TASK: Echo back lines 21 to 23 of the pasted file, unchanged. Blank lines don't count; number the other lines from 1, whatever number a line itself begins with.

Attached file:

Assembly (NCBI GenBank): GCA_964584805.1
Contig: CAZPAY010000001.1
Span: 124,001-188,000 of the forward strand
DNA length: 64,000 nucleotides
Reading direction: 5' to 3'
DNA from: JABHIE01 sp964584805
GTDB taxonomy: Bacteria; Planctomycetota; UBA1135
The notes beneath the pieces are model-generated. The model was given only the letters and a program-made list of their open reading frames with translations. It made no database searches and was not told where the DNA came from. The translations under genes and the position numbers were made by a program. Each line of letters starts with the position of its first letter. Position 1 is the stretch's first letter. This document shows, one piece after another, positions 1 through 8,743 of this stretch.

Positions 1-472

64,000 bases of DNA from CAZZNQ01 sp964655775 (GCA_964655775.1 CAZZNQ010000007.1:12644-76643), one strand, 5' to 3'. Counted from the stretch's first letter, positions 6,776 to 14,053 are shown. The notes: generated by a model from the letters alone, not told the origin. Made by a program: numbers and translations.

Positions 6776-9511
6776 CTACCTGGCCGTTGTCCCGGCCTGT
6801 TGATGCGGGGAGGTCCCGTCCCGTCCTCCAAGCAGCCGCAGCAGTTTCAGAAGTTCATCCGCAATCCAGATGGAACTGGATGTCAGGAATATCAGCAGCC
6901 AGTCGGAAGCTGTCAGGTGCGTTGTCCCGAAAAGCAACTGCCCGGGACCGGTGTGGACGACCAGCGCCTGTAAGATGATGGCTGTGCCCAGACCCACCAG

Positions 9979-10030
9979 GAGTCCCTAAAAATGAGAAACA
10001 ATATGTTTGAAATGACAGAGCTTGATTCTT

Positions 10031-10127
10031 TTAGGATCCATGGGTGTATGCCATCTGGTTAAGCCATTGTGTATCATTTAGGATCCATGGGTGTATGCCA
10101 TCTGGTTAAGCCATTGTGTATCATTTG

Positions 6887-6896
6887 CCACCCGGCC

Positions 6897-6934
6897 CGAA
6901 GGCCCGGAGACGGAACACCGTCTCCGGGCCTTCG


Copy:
Positions 6887-6896
6887 CCACCCGGCC

Positions 6897-6934